During my years in the music business, it became abundantly clear to me that to achieve what we wanted to accomplish, we had to have a diverse team to succeed. One would have thought the talent displayed in the musicians was all that was required. A great song easily found success, right? While it was true their abilities were the ones most evident to success, it was also the collection of all the team players that enabled us to flourish. When the individual talents were gathered and merged, it often reminded me of a big successful party. The end of the planning, execution, and delivery told all: either everyone had a good time, or if some part of the plan failed, the party bombed.
While other industries blend talents to accomplish their goals, the production and delivery of an art form made the need for diversity of abilities glaringly obvious. Like individual personalities planning for a big event, it also created friction.
It all begins with the Creator.
The initial delivery of any art form comes from the creator. In this case, that is a musician who was, well, creative. The unique nature of an individual who holds those talents, whether in music or a new invention, also determines if time and financial restraints clash with their creative process. These individuals primarily view their product through the prism of art or design, not as a product to be sold, marketed, or promoted. Putting them into any box, whether it was a deadline or budget, was challenging at best. It was a tough realization that to work in the field they loved, those realities had to be in play. It was “the how” that was by and large beyond the scope of their natural talents.
You’ve got to take care of business.
The business side ran on a timeline, legal parameters, and financial restraints to execute the sale and delivery of the creation. To begin the process, it required the dreaded lawyer, although I have to say that I worked with some wonderful ones. We needed those who possessed analytical and exacting talents to protect the creation. In party terms, they would be the individuals who reviewed the deals on the venue and the caterer and set the seating chart to make sure everything was set up ahead of time to have a great night.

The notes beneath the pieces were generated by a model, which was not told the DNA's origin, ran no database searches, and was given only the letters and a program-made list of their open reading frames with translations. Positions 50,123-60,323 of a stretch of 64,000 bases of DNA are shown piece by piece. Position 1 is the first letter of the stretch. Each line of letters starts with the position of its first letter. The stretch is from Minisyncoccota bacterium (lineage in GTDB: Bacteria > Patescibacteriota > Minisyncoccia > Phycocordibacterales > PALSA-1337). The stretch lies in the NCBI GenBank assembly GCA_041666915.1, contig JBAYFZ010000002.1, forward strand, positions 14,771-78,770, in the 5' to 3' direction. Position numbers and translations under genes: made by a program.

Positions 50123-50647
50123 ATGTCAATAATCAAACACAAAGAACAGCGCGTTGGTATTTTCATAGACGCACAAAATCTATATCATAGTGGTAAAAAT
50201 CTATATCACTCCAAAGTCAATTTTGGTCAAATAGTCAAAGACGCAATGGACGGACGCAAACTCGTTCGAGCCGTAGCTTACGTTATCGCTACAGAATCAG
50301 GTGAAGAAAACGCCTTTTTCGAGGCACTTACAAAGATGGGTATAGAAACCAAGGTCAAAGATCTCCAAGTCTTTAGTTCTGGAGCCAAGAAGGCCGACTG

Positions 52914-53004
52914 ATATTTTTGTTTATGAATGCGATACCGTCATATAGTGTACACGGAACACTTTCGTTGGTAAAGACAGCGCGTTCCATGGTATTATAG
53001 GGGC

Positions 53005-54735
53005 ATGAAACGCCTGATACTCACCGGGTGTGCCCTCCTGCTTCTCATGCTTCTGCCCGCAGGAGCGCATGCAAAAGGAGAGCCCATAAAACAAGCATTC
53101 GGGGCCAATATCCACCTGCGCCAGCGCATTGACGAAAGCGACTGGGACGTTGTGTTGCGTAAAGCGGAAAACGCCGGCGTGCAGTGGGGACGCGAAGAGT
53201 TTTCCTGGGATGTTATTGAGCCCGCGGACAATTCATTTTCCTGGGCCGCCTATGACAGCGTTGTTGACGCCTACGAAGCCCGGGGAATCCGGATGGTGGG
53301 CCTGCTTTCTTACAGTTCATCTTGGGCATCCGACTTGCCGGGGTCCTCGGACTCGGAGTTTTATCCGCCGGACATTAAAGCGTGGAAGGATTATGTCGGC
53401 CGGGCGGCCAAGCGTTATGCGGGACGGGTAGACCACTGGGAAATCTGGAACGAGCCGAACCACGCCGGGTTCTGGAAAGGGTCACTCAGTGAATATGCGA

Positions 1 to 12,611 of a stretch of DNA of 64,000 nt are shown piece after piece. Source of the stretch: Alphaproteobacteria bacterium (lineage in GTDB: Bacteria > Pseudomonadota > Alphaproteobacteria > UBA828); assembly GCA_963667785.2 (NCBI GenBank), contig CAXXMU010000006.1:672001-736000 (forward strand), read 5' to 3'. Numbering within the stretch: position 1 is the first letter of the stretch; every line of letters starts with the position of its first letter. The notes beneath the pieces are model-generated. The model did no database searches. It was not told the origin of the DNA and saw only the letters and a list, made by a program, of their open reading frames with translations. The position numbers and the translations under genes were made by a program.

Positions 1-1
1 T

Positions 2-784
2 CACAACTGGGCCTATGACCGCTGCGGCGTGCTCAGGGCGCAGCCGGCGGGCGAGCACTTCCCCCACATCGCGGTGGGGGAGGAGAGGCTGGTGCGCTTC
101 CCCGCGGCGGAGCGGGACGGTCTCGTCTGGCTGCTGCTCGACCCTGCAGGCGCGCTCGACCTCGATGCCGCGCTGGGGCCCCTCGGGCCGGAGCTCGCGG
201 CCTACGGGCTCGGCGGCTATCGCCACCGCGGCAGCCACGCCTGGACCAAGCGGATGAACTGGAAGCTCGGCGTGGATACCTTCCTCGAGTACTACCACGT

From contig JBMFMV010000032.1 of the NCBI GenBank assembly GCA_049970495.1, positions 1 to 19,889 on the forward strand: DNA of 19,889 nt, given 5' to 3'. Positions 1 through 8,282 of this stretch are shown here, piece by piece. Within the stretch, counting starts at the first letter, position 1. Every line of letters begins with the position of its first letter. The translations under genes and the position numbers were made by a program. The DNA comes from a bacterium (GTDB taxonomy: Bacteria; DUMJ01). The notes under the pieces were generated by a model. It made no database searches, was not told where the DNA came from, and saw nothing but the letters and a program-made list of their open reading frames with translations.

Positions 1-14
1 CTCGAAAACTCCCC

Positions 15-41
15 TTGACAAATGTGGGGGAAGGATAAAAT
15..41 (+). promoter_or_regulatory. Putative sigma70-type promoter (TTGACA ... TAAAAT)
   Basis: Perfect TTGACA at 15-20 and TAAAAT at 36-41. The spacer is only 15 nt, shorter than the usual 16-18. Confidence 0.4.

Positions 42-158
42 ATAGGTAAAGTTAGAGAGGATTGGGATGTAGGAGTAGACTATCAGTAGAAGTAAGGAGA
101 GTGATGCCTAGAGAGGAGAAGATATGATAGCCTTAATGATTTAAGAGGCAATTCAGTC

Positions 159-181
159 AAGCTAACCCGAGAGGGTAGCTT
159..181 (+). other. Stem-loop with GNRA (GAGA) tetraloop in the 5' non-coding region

Providing the fanfare.
The talents of the marketing team fell somewhere between the artistic and the more traditional business roles, like deadlines and budgeting. They possessed the ability to create a great marketing plan, design it, and execute it. Like designing and producing the invitation for a great party with the correct addresses and timely delivery, the marketing team had to ensure all elements were implemented to achieve the most significant impact.
Can’t forget the details.
The talents held in the accounting and financial departments of the music business always appeared to be the most polar opposite of the creative. It was often in meetings where all entities were participating that I felt like I was called upon to interpret between two individuals who spoke a different language.